I left Kampot tired and hungover hoping for an incident free ride to Phnom Penh. I wasn’t so lucky. I got the early bus so I could spend the afternoon site seeing as I only planned on staying in Phnom Penh for two nights before heading up to Siem Reap. The bus stopped for a food/toilet break around 10am and feeling brave I decided to buy some meat on a stick from one of the road side sellers. What I ended up buying looked like a spit roasted frog. I started eating and it tasted ok, it was full of lemon grass stuffing, but then I felt something go crack in my mouth. I though it was bone in the frog and kept going. When I finished eating my tongue made the unpleasant discovery that the bone wasn’t the frogs, it wad mine. My second back tooth on the bottom left side of my mouth to be precise. Discovering this gaping hole put me in a stressful mood as now I had to spend my afternoon finding a dentist.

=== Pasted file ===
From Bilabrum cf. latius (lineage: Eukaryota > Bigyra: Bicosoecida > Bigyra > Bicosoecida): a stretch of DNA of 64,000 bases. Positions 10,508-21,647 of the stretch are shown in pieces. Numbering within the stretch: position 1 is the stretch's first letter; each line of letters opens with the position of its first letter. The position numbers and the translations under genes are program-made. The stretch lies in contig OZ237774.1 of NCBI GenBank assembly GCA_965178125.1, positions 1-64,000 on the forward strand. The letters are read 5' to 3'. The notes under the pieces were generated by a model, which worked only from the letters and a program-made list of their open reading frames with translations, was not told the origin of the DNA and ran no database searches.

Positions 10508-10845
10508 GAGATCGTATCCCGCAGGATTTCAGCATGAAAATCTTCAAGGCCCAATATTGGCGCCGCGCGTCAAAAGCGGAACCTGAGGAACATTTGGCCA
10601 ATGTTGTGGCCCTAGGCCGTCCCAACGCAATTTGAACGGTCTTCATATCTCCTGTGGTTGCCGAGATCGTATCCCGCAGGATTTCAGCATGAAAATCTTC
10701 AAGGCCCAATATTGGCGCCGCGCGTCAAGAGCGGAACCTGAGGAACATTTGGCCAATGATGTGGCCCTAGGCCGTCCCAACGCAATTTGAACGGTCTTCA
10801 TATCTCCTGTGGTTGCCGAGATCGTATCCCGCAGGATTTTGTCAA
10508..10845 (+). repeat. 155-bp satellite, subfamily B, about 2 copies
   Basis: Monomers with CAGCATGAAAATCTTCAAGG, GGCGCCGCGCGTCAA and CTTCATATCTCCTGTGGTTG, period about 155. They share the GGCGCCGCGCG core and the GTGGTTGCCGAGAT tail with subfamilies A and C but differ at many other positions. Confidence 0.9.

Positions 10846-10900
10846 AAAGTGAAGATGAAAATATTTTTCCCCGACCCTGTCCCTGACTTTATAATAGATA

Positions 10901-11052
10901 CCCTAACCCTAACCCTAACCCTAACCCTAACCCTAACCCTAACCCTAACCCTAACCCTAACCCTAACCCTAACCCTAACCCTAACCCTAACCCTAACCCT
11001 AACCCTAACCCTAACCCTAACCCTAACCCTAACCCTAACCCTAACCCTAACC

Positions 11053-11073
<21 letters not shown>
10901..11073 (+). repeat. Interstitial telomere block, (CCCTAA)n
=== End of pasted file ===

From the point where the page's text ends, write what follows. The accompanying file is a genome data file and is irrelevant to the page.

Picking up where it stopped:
When I finally got to Phnom Penh I split a tuk tuk with Chantel and Ella to the Boeng Kac lake district where all the cheap backpacker hotels are. This place was a serious dive, a real backpackers favela. Guesthouse 9, the place we had planned to stay at at, was partially submerged in the lake due to recent rain so we ended up at some other hotel that wasn’t right on the water. It was still pretty dingy but at $1.50 a night I couldn’t complain too much. After checking in I hit Google and discovered Phnom Penh is supposed to have great dentists, at a fraction of the price of western ones, and thus people fly over here to get work done. Next I hit the phone and found most of these were closed for P’chum Ben. I managed to find an open one at the International SOS Medical Centre, and get a booking for 5pm the same day. In Australia it takes 3 months to get a dentist booking, here 3 hours. I ended up getting a filling for $135 USD from a nice New Zealand lady. Tooth crisis dealt with.
While waiting for the dentist I visited the royal palace and silver pagoda which was near by. Unfortunately P’chum Ben struck again anew couldn’t actually go into the palace because it was in use. The pagoda was really impressive though as were the immaculate gardens. After getting back to the hotel from my dentist trip I found Chantel had had a spell of bad luck of her own. While I was off getting my teeth drilled she had managed to lock herself in her room, slip over in the shower, bang her head and get a nasty electric shock from a power outlet. Phnom Penh must be cursed.